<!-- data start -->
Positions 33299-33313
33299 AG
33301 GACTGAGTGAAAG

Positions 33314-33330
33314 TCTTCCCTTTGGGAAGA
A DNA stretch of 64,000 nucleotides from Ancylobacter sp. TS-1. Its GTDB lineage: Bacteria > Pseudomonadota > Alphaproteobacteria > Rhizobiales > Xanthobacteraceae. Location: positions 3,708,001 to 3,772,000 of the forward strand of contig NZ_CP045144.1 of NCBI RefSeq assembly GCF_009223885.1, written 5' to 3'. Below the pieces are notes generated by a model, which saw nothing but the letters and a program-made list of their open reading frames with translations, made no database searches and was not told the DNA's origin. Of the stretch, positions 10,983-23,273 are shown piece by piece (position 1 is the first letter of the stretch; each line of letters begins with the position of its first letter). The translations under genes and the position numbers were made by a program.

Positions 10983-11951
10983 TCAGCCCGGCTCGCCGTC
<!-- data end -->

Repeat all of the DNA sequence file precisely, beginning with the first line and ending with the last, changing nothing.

Positions 33299-33313
33299 AG
33301 GACTGAGTGAAAG

Positions 33314-33330
33314 TCTTCCCTTTGGGAAGA
A DNA stretch of 64,000 nucleotides from Ancylobacter sp. TS-1. Its GTDB lineage: Bacteria > Pseudomonadota > Alphaproteobacteria > Rhizobiales > Xanthobacteraceae. Location: positions 3,708,001 to 3,772,000 of the forward strand of contig NZ_CP045144.1 of NCBI RefSeq assembly GCF_009223885.1, written 5' to 3'. Below the pieces are notes generated by a model, which saw nothing but the letters and a program-made list of their open reading frames with translations, made no database searches and was not told the DNA's origin. Of the stretch, positions 10,983-23,273 are shown piece by piece (position 1 is the first letter of the stretch; each line of letters begins with the position of its first letter). The translations under genes and the position numbers were made by a program.

Positions 10983-11951
10983 TCAGCCCGGCTCGCCGTC